For the total gaze duration on the AOIs, the step 1 analysis was significant, R2=0.19, F(2, 57)=6.86, p =0.002. The beta weights for the brief intelligence ability and verbal ability were significant, β =−0.60, t =−3.55, p =0.001; β =0.55, t =3.26, p =0.002, respectively. The step 2 model was also significant, R2=0.25, F(3, 56)=6.05, p=0.001. Brief intelligence ability significantly predicted the total gaze duration on the AOIs, β= −.55, t =−3.32, p =0.002, as did verbal ability, β =0.54, t =3.26, p=0.002. The reading group was marginally significant, β= −.23, t=−1.94, p=0.05. Lastly, on the step 3, all predictors were entered simultaneously, resulting in a significant increase in R2, R2=0.31, F(5, 54)=4.93, p=0.001. Intelligence ability, β= −0.47, t =−2.39 p =0.02, verbal ability, β=0.44, t =2.51, p =0.02, and digit span backward, β=0.23, t=2.03, p=0.04, were significant predictors. Neither reading group nor digit-symbol substitution significantly predicted the total gaze duration on the AOIs, all ps >0.05.
For the total gaze duration on the non-AOIs, the step 1 analysis indicated that two predictors explained 14% of the variance, R2=0.14, F(2, 57)=4.52, p=0.01. Brief intelligence ability significantly predicted the total gaze duration on the non-AOIs, β =−0.51, t =−2.89, p =0.005, as did verbal ability, β =0.46, t=2.64, p=0.01. On the step 2, reading group was added to the predictors, resulting in a significant increase in R2, R2=0.22, F(3, 56)=5.21, p=0.003. Brief intelligence ability, β= −0.45, t=−2.63, p =0.01, verbal ability, β=0.45, t=2.65, p =0.01, and reading group, β= −0.29, t =−2.41, p =0.01 were significant. Lastly, the step 3 analysis was significant, R2=0.30, F(5, 54)=4.63, p=0.001. Digit-symbol substitution was the only significant predictor, β= −0.32, t=−2.23, p=0.03. Other variables did not predict the total gaze duration on the non-AOIs, all ps >0.05.
In summary, the hierarchical regression analyses revealed that the DR group took longer time to process the entire text than the TR group. Processing speed was negatively related to the non-AOIs, indicating that students with faster processing speed skills spent less time fixating on the less-relevant words. Memory capacity was positively related to the AOIs, but not to the non-AOIs, indicating that students with larger processing capacity spent more time engaged in the task-relevant keywords, but not in the less-relevant words.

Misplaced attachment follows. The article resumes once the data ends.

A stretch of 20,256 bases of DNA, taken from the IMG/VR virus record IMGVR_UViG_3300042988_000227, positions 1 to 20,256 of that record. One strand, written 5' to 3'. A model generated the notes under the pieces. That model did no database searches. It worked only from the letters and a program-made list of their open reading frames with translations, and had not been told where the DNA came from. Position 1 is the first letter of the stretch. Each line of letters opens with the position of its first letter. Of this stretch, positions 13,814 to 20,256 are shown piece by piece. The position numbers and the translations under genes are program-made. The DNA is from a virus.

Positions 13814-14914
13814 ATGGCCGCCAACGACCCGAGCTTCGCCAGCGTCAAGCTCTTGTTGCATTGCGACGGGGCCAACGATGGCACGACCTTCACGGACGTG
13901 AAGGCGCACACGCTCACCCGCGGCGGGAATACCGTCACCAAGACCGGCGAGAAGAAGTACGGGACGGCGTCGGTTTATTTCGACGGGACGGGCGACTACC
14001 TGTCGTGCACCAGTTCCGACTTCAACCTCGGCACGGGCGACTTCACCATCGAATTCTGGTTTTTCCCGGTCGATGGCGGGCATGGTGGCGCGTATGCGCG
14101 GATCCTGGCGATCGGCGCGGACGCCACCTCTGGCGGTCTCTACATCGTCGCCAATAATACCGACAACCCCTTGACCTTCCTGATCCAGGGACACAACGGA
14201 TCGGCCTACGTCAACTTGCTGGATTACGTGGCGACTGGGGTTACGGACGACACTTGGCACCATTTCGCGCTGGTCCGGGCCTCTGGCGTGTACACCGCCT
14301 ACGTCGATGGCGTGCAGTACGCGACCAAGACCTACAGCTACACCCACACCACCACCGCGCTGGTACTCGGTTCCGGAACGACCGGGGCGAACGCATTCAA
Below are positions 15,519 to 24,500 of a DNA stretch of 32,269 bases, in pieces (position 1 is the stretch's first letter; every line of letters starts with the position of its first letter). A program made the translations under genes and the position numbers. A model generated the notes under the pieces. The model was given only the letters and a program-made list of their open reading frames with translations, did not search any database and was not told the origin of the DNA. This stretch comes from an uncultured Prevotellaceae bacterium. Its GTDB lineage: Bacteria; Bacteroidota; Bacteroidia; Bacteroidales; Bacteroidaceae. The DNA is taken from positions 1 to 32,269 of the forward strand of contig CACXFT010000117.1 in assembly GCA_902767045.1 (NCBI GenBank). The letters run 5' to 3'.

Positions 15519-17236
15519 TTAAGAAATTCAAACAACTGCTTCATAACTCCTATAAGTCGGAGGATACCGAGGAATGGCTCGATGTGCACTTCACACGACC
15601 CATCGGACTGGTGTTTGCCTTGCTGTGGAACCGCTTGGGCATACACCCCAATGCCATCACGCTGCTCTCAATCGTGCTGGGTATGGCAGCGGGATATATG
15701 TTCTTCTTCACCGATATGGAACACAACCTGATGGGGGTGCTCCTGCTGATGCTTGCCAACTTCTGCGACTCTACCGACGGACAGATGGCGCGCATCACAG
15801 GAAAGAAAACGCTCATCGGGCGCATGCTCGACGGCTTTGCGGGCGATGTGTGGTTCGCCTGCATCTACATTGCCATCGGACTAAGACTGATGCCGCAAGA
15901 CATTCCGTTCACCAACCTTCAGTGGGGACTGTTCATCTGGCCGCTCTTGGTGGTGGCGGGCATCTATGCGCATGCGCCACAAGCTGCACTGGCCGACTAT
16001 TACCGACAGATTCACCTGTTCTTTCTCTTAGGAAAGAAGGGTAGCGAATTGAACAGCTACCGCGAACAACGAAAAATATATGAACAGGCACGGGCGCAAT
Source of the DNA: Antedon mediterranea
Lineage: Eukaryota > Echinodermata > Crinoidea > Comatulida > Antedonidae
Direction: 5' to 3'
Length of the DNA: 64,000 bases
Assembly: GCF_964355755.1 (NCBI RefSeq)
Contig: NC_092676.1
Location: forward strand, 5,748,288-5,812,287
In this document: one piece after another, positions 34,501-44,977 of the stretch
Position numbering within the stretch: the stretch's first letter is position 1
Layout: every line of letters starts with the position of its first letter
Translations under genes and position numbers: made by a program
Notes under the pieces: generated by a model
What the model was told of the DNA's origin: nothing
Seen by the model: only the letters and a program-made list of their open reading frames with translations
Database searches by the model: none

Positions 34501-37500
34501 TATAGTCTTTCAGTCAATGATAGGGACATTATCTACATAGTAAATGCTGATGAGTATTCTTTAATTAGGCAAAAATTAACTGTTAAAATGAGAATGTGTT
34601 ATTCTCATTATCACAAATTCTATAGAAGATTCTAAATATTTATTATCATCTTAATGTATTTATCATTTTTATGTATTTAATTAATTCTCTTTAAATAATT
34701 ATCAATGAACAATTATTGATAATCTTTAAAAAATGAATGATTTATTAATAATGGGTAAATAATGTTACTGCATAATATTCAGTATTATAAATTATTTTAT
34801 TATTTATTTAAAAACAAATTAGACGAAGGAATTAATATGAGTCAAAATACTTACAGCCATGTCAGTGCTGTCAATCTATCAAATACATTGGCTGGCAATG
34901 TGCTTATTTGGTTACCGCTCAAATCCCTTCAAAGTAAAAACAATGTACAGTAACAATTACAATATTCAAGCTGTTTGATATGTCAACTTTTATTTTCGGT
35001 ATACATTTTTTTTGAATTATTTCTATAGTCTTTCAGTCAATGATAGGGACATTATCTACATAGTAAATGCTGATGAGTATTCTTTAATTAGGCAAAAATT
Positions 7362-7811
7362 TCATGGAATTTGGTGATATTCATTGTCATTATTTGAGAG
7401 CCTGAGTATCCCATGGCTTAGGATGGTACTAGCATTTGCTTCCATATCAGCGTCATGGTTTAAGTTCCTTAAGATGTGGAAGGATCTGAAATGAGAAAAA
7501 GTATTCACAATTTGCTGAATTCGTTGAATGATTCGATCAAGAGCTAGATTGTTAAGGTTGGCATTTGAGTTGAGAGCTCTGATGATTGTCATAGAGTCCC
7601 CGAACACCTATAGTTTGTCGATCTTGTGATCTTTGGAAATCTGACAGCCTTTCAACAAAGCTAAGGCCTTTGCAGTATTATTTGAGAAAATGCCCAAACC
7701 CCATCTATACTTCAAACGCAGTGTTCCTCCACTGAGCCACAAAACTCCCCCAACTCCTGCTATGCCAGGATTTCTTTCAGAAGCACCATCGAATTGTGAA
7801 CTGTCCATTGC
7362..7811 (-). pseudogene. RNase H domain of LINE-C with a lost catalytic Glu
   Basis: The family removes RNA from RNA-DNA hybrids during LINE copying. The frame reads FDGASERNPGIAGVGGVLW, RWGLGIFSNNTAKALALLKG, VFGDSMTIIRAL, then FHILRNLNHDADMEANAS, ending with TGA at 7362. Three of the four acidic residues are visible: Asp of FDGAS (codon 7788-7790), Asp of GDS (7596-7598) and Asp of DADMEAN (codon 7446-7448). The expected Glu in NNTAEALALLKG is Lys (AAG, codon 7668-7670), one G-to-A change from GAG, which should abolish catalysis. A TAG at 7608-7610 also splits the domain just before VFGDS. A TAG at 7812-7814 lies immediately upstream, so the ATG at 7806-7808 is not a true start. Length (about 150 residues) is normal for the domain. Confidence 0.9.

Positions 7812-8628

DISCUSSION

Reading time is the temporal dimension of comprehension, rather than a separate aspect of reading [58]. A change in one dimension leads to a change in another so that any variations in demands on comprehension should affect reading time, and vice versa. In our attempt to further understand how young adults with dyslexia spend their times on text compared to their peers with typical reading skills, we used behavioral and psycho-physical measures to explore variables that may impact reading times. To this end, we explored answers to specific questions associated with simple sentence reading of postsecondary students. We examined differences in eye gaze times during simple sentence reading in students with and without dyslexia and explored contributions of the students’ cognitive processing skills to their eye gaze times on task-relevant and less-relevant information.
As we predicted, college students with dyslexia read less strategically than their peers with typical reading skills. First, regardless of whether the words in sentences were task-relevant keywords or not, students with dyslexia spent significantly longer time on the words than their peers. They did not show strategic reading patterns such as spending more times on keywords or less times on non-keywords. Second, while typical readers often began their task by examining the accompanying comprehension question such that they could find which words of the given text were the informative parts to answer the question, fewer students with dyslexia initially used this strategy to facilitate efficient comprehension. Third, the students with dyslexia spent more time reading the text, even before reading questions. That is, they did not quickly shift their eye gaze from text to the questions to locate keywords needed to answer the questions. In contrast to the finding that skilled readers are able to adjust their inspection strategy according to the purpose of reading and the task demands, students with dyslexia were less adept at using this strategy for enhancing reading comprehension efficiency [59].